Nautilus

Yoda Is Dead but Star Wars’ Dubious Lessons Live On

Stars Wars belongs to our dark past—a long, tyrannical epoch of fear, illogic, despotism, and demagoguery that our ancestors struggled desperately to overcome.Universal History Archive / Getty Images

We didn’t say “break the Internet” back in 1999, but if we did we could certainly say that science-fiction author David Brin broke the Internet when he wrote in Salon that “Stars Wars belongs to our dark past. A long, tyrannical epoch of fear, illogic, despotism, and demagoguery that our ancestors struggled desperately to overcome, and that we are at last starting to emerge from, aided by the scientific and egalitarian spirit that [George] Lucas openly despises.” According to Brin, whose best-selling novels include The Postman, Earth, and the Hugo Award-winning Startide Rising, he received 900 emails on the first day his article appeared, many of which “had (ahem) very little good to say.”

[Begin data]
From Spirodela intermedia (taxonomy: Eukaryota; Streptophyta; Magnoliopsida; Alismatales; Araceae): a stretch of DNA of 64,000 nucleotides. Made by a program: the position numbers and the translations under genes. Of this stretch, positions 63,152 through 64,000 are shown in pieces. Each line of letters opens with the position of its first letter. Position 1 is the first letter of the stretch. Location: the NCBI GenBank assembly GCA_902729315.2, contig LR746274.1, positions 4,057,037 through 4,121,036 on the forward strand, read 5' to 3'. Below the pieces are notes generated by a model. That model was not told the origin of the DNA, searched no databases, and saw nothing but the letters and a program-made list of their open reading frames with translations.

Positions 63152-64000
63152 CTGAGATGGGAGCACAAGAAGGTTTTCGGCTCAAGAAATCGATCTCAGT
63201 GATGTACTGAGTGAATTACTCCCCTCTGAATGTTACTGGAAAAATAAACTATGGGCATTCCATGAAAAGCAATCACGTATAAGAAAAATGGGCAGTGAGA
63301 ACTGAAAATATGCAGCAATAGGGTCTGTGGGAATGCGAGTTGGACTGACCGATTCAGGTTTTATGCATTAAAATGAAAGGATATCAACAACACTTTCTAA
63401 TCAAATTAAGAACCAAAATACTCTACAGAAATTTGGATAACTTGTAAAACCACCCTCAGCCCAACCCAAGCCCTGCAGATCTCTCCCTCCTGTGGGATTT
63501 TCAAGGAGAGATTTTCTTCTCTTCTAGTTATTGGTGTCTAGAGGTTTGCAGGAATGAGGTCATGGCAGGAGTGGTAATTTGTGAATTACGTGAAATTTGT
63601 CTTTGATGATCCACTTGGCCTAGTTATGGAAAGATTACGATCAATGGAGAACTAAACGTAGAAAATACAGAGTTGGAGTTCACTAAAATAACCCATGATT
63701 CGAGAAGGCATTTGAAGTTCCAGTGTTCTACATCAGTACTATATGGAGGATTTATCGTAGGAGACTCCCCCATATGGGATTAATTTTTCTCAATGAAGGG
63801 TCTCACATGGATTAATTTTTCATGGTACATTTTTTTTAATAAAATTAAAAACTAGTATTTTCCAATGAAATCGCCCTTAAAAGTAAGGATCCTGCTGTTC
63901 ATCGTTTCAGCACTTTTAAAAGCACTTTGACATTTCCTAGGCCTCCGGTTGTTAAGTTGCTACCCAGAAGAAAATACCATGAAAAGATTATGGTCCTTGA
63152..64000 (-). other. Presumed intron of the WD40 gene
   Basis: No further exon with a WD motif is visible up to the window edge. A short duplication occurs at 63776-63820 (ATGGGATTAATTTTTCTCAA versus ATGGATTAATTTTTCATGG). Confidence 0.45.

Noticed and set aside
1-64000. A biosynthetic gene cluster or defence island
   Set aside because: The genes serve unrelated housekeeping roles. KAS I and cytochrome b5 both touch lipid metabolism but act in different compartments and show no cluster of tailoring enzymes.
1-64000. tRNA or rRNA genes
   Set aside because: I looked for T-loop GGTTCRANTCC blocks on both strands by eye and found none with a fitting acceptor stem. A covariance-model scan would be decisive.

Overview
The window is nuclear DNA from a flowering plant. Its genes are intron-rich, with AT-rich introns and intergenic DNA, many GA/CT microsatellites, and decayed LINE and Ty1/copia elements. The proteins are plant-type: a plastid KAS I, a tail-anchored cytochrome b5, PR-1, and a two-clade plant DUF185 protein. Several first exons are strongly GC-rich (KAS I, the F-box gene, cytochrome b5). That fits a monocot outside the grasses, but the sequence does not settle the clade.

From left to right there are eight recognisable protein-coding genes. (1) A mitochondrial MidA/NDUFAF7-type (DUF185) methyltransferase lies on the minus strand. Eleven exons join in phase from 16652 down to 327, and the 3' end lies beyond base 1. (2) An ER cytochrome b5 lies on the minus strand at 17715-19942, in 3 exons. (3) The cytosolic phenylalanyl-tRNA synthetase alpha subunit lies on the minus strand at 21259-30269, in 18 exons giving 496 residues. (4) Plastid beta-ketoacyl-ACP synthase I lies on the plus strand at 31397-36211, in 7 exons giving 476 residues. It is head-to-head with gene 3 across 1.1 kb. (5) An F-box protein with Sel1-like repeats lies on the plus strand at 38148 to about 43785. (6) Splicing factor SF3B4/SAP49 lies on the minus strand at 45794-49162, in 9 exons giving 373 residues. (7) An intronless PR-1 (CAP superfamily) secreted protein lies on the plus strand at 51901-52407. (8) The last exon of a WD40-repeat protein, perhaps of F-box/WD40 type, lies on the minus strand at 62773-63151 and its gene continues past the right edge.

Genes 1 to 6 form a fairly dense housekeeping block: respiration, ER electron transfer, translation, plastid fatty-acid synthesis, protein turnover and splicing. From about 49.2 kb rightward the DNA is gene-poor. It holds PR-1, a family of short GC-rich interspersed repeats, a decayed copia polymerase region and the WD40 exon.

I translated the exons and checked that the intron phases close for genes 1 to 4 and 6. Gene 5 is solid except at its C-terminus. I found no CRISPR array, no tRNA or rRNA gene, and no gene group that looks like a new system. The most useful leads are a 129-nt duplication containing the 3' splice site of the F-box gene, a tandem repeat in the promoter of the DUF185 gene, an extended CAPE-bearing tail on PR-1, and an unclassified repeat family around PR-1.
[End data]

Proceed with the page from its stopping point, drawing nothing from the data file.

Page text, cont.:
Since then Brin has published a steady stream of critically praised novels, including . He is also a planetary astronomer who It’s suffused by his love and passion for space and adventure—both real and imagined. That devotion explains why he has remained an ardent observer of the films—he is the “prosecuting attorney” in the book , a mock court case about the pros and cons of the films, featuring other writers—and so we couldn’t resist checking in with him about the new trilogy. His feeling for the subject was apparent in our conversation.

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